Do you have sleep-iety? Dr Norman Swan fact-checks your knowledge on all things slumber.
Dr Norman Swan is one of our leading health physicians and a much-respected broadcaster. He is also not the biggest sleeper which, contrary to common knowledge, isn’t necessarily as detrimental as you might think.
In his new book So You Think You Know What’s Good for You? Norman replaces medical myths, half-truths, and misconceptions with the information you need to make better decisions about how to eat, sleep and how to live.
Sleep-iety (that’s sleep-anxiety, for the uninitiated) is one of the leading health and wellbeing concerns these days. But before you drop some serious dollars on silk pillowcases or lavender oil, check your knowledge on all things slumber-related with Dr Norman Swan.
Sleep deprivation can be massively detrimental
Sleep deprivation is not simply the experience of being a little weary on a Monday morning at the office. Significant sleep deprivation is directly linked to increased deaths and accident rates (on the roads and in workplaces). In fact, it is thought that the degree of impairment for someone who has not slept for 17 hours is equivalent to having 3 or 4 drinks. It is vital to understand the difference between being dragged down by lack of sleep rather than just feeling a bit sleepy. But sleep deprivation is very different from insomnia, which is a personal concern that we’re not sleeping enough.
Is 8 hours the magic number?
Not quite. We do not all need to sleep eight hours a night. You’ve just got to sleep long enough to meet your needs. While seven to nine hours seems to be the quoted range for a healthy night’s sleep, there’s significant individual variation to debunk the magic number 8.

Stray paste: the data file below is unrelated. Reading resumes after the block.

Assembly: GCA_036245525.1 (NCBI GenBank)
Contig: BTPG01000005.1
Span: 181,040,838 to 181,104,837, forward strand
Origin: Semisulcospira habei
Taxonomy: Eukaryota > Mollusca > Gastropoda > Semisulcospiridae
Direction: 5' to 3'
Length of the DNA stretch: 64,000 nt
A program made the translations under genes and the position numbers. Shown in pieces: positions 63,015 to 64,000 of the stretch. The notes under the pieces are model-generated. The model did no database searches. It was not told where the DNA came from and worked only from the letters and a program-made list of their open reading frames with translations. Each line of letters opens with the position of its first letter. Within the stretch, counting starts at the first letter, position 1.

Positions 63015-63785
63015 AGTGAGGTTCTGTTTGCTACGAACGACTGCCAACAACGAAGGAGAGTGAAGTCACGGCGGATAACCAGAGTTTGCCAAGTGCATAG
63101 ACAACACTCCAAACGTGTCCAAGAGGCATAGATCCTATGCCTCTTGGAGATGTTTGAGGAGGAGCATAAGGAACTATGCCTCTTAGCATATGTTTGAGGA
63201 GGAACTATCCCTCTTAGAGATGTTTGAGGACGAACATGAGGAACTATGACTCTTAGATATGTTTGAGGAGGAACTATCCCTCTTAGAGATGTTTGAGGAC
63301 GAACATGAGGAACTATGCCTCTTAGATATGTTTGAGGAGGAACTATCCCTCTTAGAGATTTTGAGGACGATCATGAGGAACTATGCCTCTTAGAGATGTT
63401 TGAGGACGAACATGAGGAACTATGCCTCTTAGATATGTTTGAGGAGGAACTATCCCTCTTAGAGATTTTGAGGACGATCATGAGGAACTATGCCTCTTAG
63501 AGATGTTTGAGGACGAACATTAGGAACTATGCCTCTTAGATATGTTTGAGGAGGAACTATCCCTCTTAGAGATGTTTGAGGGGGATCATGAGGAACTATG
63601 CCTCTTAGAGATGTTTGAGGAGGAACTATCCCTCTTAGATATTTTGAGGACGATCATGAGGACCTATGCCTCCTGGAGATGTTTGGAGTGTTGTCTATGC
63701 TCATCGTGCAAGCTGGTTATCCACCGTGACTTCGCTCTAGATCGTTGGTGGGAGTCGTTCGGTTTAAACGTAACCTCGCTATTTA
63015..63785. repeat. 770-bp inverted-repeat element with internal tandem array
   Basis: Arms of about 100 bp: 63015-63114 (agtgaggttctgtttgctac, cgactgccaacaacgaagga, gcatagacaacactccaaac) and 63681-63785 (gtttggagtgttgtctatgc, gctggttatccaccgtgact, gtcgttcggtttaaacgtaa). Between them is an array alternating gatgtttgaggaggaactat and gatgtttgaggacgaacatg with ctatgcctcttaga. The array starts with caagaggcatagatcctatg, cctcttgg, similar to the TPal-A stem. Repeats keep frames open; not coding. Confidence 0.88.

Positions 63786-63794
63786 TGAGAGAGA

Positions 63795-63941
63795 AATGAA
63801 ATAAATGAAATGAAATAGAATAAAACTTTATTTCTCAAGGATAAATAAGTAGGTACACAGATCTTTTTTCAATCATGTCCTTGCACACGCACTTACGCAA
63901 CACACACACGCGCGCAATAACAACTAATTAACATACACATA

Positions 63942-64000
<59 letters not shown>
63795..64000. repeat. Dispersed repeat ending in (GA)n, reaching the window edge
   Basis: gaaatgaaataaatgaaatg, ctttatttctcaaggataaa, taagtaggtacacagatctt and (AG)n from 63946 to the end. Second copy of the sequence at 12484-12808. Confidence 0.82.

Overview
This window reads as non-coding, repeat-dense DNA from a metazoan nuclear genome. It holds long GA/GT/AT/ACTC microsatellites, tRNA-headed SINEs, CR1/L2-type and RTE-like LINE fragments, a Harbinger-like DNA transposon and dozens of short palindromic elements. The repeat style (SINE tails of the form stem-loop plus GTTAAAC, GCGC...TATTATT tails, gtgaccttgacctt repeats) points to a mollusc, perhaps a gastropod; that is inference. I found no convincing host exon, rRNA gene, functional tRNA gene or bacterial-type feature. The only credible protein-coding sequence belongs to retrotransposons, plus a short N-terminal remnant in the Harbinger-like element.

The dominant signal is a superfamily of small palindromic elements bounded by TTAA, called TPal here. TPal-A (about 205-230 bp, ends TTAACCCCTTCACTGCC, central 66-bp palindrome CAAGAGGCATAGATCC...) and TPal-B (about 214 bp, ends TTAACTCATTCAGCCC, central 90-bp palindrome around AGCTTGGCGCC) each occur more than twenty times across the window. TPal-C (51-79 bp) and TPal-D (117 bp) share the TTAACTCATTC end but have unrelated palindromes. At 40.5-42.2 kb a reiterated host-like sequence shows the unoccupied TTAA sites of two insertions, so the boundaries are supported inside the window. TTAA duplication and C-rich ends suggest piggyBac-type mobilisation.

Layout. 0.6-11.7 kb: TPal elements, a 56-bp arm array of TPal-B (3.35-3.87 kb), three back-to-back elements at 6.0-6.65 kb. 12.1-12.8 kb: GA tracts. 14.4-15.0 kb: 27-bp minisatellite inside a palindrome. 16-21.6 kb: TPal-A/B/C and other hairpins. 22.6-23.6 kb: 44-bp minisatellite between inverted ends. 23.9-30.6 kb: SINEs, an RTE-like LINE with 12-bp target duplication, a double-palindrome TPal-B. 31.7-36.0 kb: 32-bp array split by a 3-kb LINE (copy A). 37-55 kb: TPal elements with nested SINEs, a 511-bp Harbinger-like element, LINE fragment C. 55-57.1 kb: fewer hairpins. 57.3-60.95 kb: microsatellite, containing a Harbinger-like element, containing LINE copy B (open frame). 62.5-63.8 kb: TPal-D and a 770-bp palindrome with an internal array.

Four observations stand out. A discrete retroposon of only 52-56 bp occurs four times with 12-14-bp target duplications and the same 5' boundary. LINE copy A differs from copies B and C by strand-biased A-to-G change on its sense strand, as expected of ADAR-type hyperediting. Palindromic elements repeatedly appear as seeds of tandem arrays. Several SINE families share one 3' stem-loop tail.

How long we need to sleep is determined by two factors: our circadian rhythm, which is essentially an internal clock in our brain that responds to light. At nighttime, production of the hormone melatonin increases, which sends signals to our brain to feel tired. Our circadian rhythms intersect with our ‘chronotype’, which means the times of day we prefer to be active or like to rest. Our chronotype determines if we are night-owls or morning people. It can also influence our diet – for example, night-owls have a habit of skipping breakfast and don’t eat as much fruit as morning people.
While Norman Swan is admittedly not the best sleeper, he is a dedicated fan of a good nap. Naps are restorative and can really make a difference in helping us power through a tricky day. Experts recommend that for a quick hit of energy, a 20-minute power nap will suffice. To process memories or retain information, 45 minutes is suitable. For a restful sleep, a 90-minute nap is recommended.
Resist the temptation of a duvet day
Stimulus control is the mental association between sleep and your bed. To maintain this, only go to bed when tired and avoid using your bed as the space to work, watch movies or chat on the phone. Your bed should be where you sleep (or have sex, then sleep). But there’s more than stimulus control and in the book, Norman describes ways of getting an unbroken night’s sleep, which is really what we need.
Broadly speaking, we need less sleep as we grow older. Newborns and small children need a lot of sleep. Similarly, the sleep patterns of teenagers also diverge from the sleep patterns of adults. Canadian researchers found that teenagers have shown the greatest rate of decline in sleep over recent decades, especially on school days. This is commonly attributed to the increased use of technology – have you ever tried getting your teen to part with their smartphone? However, adolescents’ circadian rhythms are set differently from adults. Their highest melatonin levels occur an hour or two later than adults, which means melatonin is still higher in the morning so they have difficulty in getting up early. There is science behind their sleep-in.